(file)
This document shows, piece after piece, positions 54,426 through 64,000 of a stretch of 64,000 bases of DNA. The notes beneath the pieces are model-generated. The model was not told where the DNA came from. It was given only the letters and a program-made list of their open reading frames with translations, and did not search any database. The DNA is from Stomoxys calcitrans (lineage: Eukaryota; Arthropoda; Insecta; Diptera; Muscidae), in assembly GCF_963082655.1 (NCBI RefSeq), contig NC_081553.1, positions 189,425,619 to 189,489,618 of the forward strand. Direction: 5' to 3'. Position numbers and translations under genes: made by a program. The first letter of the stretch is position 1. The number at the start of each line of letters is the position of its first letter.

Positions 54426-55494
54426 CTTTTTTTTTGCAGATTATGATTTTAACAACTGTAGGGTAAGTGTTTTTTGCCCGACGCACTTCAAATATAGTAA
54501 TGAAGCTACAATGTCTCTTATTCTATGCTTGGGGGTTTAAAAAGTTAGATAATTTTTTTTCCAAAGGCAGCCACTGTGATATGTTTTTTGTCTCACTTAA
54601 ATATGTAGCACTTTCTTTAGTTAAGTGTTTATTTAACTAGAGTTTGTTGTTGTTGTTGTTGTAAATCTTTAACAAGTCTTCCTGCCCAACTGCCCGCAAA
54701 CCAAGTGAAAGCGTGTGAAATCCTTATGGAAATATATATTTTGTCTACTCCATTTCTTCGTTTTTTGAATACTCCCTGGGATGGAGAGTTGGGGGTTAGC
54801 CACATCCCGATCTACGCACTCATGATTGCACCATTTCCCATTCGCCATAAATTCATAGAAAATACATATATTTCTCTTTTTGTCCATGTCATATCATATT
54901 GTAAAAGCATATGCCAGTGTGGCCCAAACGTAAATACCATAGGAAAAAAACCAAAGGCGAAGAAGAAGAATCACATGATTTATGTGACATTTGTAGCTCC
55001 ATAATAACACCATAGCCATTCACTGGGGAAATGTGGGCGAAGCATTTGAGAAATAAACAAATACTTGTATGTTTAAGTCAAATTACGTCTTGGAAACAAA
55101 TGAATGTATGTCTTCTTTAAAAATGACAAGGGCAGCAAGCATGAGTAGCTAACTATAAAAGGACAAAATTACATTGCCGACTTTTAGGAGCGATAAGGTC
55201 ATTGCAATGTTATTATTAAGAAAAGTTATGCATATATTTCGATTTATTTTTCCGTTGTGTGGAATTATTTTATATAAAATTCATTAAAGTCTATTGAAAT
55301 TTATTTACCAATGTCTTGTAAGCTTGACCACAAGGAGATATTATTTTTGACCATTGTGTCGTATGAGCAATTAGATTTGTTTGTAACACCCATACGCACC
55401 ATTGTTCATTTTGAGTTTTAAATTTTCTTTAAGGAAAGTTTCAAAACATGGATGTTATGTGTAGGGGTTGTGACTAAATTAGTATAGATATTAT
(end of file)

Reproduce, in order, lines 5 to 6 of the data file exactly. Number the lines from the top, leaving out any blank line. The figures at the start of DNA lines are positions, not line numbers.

54601 ATATGTAGCACTTTCTTTAGTTAAGTGTTTATTTAACTAGAGTTTGTTGTTGTTGTTGTTGTAAATCTTTAACAAGTCTTCCTGCCCAACTGCCCGCAAA
54701 CCAAGTGAAAGCGTGTGAAATCCTTATGGAAATATATATTTTGTCTACTCCATTTCTTCGTTTTTTGAATACTCCCTGGGATGGAGAGTTGGGGGTTAGC